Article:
The Enoch Pratt Free Library is proud to accept the Power of Libraries Award presented by SirsiDynix for the creation of the Mobile Job Center. The Power of Libraries Award is a national honor awarded to library systems that are helping bring about change in their community.
“We are happy to award the Enoch Pratt Free Library our annual Power of Libraries Award for the work they have done with the Mobile Job Center,” says Eric Keith, Chief Marketing Officer with SirsiDynix. “The social and racial inequalities experienced in Baltimore are immense and the work of Enoch Pratt is truly monumental. When we read about their Mobile Job Center and its success we were truly impressed. They are a genuine expression of the power a library can have in its community.”
Since it hit the road in May of 2017, the Pratt Mobile Job Center has helped nearly ten thousand customers with resumes, cover letters, job searches, interview skills, referrals and more. “In under a year, we’ve already seen the impact the Mobile Job Center is having in Baltimore,” says Pratt Library President & CEO Heidi Daniel. “We’re thankful to BGE and Exelon for their partnership in making the dream of a Mobile Job Center into a reality.”
In 2014, the state of Georgia and the city of Atlanta declared April as Black Women’s History Month. Pratt Library staff have highlighted related texts in the Humanities Department, Fine Arts and Music Department, and African American Department. Please enjoy the major contributions black women have made to religion, theatre, poetry, writing, political thought, activism, and art. Check back for two more posts this month.
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Womanist theology is the reconceptualizing of Christian theology by black women for black women. It came into being as a reaction to social realities that marginalized black women on several fronts. The feminist movement had been largely in the hands of white female leadership and was not inclusive of the experiences of black women while black theology had been a historically male-dominated discipline. It is different from black feminism, seeking to depart from any link to mainstream feminism and to be self-defined.
Poetry & Writing
Included here is literary criticism by award-winning author Toni Morrison, “Playing in the Dark”, in which she brings to light the depths of racism in the Western literary canon and how she meticulously writes to create a black literary canon. Morgan Parker’s “There Are More Beautiful Things Than Beyonce” and Alexis Pauline Gumb’s “Spill: Scenes of Black Feminist Fugitivity” are poetry written in celebration and in honor of the resiliency of black women. Claudia Rankine’s “Citizen” is poetry that addresses the struggles that result from trying to survive in a country that mistreats its black citizens still today.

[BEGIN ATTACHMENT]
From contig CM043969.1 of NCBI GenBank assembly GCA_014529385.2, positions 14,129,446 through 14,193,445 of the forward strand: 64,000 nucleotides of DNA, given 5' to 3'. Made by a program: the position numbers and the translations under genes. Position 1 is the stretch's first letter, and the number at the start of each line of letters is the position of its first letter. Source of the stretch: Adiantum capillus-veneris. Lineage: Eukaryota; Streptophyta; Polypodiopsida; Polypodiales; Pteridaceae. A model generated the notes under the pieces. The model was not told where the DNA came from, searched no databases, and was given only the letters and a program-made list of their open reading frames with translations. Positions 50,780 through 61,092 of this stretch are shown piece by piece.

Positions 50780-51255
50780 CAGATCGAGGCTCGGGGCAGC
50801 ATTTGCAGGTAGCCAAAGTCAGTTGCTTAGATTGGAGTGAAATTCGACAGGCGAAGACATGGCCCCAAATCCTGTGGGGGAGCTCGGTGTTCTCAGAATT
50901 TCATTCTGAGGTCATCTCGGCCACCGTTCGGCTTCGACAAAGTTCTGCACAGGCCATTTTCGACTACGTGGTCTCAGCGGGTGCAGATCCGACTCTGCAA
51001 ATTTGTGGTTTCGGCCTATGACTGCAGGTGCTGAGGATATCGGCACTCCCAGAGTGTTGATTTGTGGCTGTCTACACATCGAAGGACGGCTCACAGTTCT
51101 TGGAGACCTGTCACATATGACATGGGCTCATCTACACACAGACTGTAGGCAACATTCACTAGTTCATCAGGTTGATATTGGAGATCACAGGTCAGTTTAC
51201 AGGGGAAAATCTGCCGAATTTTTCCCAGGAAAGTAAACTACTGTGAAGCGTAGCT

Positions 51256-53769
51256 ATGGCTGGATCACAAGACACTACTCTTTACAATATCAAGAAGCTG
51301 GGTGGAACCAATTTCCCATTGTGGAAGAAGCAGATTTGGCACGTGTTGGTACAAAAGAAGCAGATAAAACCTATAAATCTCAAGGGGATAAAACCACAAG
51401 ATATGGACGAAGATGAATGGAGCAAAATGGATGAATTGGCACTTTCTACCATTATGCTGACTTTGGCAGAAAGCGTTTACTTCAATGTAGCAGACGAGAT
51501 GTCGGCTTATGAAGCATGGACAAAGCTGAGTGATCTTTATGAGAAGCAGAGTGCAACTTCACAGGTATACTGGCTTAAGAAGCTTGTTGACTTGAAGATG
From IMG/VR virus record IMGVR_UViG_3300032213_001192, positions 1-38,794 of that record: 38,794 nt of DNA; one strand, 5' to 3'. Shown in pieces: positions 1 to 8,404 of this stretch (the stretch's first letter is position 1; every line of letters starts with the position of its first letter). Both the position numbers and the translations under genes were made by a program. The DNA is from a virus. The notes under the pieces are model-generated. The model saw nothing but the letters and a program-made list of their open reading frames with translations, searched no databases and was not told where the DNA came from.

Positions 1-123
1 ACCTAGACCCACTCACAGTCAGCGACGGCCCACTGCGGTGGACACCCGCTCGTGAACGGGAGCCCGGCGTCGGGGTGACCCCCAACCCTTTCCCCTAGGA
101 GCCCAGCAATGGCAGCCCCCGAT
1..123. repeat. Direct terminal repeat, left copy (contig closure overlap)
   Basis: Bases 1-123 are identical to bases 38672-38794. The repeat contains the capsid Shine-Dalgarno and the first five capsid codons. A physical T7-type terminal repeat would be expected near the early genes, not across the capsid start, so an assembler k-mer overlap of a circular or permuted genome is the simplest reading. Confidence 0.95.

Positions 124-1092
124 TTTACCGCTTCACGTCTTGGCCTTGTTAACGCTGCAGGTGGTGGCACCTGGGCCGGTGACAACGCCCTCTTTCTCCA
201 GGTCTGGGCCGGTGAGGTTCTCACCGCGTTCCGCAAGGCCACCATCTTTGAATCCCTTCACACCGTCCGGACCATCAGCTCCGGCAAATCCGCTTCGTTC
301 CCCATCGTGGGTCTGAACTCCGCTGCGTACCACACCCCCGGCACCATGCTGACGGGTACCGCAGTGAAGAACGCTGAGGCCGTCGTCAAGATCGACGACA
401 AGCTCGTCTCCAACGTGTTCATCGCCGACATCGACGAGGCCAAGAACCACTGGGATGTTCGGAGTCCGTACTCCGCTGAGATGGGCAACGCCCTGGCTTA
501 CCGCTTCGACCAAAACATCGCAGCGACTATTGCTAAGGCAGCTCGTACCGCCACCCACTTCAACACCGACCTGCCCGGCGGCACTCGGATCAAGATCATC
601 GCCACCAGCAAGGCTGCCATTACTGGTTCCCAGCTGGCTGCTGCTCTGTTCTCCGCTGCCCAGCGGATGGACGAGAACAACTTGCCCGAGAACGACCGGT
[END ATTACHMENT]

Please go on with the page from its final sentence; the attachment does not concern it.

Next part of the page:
Explore the work of Jackie Ormes and other great black women comic book or graphic novelists as well as heroes. Diversity in comics led to a wave of new creators who represent a different spectrum of society.
Checking out one of the resources? Share it on social with #atthepratt.
We’ve launched a new hashtag so you can post your library love!
Share what you love about the Pratt Library on Facebook, Instagram or Twitter and it could wind up on our new social hub, atthepratt.org.
Do you have a story about how the Pratt impacted your life? What surprises you about the Pratt? What books are you reading? Did you love a program you attended? Share your story on social media with #atthepratt.
You can also check out the new social hub to find resources that can help you tell your Pratt story.
So, show the Pratt Library some love and use #atthepratt.
All branches open 6 days week. Central Library open 7 days.
Thanks to commitments from both the state and the city, the Pratt Library is expanding hours. Starting today, all 21 branches will be open 6 days a week. The Central Library will be open 7 days a week year-round. We’re so excited to offer more programming and access to our customers across the city of Baltimore. We’ll be expanding hours even more in 2018… so stay tuned!